May 11, 2022

Got Margin? Why You Shouldn’t Always Depend on Markup

Got Margin? Why You Shouldn’t Always Depend on Markup

Hell o markup my old friend
I’ve come to write about you again—

No, friends, we’re not here to share stories of parts markup. Been there, done that, built a free tool around it.

Lately, though, we’ve gotten a few pings about using margin as a go-to way of understanding your shop’s performance—particularly in parts sales. The economy, the parts shortage, crazy fuel prices, and inflation have all combined to create a whole new environment for shops to operate in. What worked in what this writer will call the Before Times doesn’t necessarily have the same effectiveness anymore. So, in the interests of helping diesel repair shops run more efficiently, we are taking a closer look at margins.

Fullbay customers—and overall cool people—Luke Todd of The Service Company and Irvin Bowman of Truck Shop Network were invited to chat with us about all things markup and margin, patiently answer our zillion questions, and overall share with us why shops are better off trusting margin to make sure they’re making what they should on parts—no matter how often prices go up and down.


Before we get into the nitty-gritty, let’s explain what we mean by markup and margin.

Markup is the percentage over purchase price that you charge a customer for a part. Conceptually, this is probably easier to grasp than margin—you’re just attaching a set percentage to everything you sell. If you buy a part for $100 and have a 25% markup, then you will sell that $100 part for $125.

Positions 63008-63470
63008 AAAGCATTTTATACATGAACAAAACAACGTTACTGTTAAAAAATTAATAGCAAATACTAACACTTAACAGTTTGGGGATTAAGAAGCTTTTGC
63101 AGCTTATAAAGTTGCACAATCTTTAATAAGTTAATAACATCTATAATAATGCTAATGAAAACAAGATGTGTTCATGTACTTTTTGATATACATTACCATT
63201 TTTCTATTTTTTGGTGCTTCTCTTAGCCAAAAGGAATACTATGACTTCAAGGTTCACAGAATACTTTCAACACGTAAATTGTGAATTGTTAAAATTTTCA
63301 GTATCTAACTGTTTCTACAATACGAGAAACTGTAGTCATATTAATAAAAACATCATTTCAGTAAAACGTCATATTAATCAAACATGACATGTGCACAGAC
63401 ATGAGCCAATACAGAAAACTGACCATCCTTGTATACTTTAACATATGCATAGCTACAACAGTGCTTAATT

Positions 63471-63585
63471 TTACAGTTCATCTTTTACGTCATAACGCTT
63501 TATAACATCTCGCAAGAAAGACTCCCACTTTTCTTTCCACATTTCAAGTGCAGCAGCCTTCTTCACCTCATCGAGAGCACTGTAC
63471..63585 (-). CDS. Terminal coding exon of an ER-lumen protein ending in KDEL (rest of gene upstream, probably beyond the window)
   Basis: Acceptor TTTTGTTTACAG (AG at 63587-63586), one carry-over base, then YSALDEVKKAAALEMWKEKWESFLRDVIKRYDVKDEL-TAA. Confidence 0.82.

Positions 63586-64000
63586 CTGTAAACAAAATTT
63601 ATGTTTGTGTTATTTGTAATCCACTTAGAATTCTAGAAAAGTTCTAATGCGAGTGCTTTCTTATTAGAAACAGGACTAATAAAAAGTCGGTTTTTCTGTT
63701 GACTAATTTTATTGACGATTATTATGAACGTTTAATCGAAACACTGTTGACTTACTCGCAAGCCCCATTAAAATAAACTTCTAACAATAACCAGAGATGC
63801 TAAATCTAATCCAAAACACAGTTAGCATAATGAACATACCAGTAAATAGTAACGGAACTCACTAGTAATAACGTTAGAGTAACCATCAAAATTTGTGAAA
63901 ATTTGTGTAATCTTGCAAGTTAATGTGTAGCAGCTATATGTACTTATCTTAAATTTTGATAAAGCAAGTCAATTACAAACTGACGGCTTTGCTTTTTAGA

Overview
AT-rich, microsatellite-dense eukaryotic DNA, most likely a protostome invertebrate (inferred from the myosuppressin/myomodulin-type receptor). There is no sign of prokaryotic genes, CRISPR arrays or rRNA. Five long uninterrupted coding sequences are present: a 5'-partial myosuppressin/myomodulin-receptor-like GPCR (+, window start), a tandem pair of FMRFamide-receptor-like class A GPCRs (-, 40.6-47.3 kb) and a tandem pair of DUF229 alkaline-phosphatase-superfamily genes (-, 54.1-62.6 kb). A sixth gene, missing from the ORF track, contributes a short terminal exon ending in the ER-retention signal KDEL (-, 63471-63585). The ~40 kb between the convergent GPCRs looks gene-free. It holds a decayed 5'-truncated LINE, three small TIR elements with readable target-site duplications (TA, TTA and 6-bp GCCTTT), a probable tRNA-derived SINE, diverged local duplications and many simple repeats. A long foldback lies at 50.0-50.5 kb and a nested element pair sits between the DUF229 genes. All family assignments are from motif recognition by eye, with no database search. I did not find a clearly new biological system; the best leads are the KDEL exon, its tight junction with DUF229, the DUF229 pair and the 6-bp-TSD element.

We asked respondents in our State of Heavy-Duty Repair (SOHDR) how much they typically marked up their parts. The West threw out the big numbers, averaging 39% markup. The Southeast and Southwest followed, with 38% and 37%, respectively. So, a shop in California might buy that $100 part and sell it for $139.

Margin refers to what you actually make. It is usually the difference between your expenses and your revenue. If you buy a part from a vendor for $100, and sell it for $125, then yay, you made $25 off it. That’s a 20% profit margin.

Here’s a formula:

(Revenue – Cost) / Revenue = Margin Percentage

($125 – $100) / $125 = 0.2 or 20%

If you want even more numbers, think of it this way: If you have a 50% margin, you are keeping 50% of what you are selling the part for.

By the way, the SOHDR found that once again the West leads the way in this department, averaging 28% margins. The Southeast is right behind it with 27% average margins, and Canada brings up the rear with 23%.

You can learn even more about margins, markup, and calculating each in this excellent blog.


Irvin describes using only markup as a “vanity metric.” It might make you feel good to look at it, but it’s not guaranteed to keep your shop out of the red, especially these days. Markup can also lead to revenue problems when you start applying discounts for certain customers.

Check this out:

If you get a $1 part and mark it up 25%, then you’re selling it for $1.25. That’s a 20% margin.

($1.25 – $1)/$1.25 = 0.2, or 20%

Let’s say you sell that part to a customer for a 20% discount. You may think you are still getting a 5% markup, but that discount actually wipes out your margin and profit. In mathematical terms, here is what happens:

$1.25 * 20% discount = $0.25 discount

In the end, the actual sales price is $1.

If you discounted the part, even more, you actually might lose money on it.